A first-of-its-kind study is showing the impacts on Māori as they closely observed and mourned changes to the environment such as the extinction of the Moa.
With over one thousand native species that are close to the brink of extinction this new research will allow the public to act in a timely way.
Dr Priscilla Wehi of Manāki Whenua Landcare Research says, "We got really interested in looking at oral tradition as a way of trying to understand what people did, what people were thinking and how they responded to all that extinction."
The question today is, how do we as humans perceive extinction risk?
Wehi says, "I think its important for a couple of reasons, one because there's a wealth of knowledge in mātauranga Māori and so if we want the best possible outcomes for all of our species today and protecting our eco-systems, there's this amazing body of knowledge that we tap into."
And what relevance does this research have today?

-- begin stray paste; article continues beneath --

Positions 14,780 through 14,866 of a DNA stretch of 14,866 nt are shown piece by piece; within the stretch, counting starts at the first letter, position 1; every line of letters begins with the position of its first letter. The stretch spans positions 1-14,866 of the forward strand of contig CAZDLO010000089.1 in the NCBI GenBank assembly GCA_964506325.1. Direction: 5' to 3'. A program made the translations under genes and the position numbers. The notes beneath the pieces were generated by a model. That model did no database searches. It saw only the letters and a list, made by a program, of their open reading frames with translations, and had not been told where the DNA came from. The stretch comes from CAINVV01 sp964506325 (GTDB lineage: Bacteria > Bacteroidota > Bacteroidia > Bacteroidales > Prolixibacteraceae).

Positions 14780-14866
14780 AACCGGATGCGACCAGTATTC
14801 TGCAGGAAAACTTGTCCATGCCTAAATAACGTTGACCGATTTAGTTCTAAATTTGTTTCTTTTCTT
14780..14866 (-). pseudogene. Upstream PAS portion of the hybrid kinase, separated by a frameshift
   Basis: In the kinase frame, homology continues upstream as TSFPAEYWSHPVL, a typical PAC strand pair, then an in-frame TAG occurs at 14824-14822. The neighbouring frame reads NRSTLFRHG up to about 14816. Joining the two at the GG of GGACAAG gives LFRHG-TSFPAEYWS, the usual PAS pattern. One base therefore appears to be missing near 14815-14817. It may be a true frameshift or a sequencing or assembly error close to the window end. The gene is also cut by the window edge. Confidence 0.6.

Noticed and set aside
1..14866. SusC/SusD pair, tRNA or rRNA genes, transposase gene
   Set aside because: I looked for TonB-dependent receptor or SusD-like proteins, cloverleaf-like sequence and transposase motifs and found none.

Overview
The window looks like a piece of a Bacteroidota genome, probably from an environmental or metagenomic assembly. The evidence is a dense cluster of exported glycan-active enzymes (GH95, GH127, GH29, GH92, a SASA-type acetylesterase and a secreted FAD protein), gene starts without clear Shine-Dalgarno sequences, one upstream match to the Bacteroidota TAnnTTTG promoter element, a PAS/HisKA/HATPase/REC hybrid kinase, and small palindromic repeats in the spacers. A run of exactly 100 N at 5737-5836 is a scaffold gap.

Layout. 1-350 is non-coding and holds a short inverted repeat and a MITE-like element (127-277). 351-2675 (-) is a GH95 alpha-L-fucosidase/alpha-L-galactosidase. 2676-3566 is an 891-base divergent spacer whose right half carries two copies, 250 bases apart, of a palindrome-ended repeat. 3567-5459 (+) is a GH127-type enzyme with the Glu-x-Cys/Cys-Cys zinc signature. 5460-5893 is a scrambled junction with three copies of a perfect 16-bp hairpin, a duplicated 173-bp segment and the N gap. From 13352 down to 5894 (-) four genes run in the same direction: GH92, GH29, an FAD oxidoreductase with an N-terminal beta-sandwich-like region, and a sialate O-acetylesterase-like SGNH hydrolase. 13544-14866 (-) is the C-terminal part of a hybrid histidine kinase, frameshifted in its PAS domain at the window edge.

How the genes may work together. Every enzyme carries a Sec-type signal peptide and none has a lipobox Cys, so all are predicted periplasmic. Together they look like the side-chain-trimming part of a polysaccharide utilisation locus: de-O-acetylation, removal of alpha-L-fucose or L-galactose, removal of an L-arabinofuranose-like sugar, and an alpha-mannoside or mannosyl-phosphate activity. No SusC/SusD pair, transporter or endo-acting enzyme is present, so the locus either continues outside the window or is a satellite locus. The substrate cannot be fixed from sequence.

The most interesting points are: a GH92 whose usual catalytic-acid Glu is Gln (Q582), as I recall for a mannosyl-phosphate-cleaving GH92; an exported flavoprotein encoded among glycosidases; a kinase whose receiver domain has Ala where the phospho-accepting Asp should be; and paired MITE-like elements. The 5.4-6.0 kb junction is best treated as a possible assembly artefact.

"Its relevant because we are still kaitiaki so we're still on this journey of trying to look after the species that we have with us in Aotearoa today."
The proverbs of our ancestors have assisted researchers in their quest for answers.
Wehi says this about utilising whakataukī in the research, "There are some really great whakataukī about Moa. Moa is real the poster child for extinctions when you look at the whakataukī. Understanding the relationships between language and culture and what we call bio-diversity- so, the animals and plants."
Ecology, linguistics, computational biology and mātauranga Māori are the tools being used to shed light on some of the first references to biodiversity decline in Aotearoa.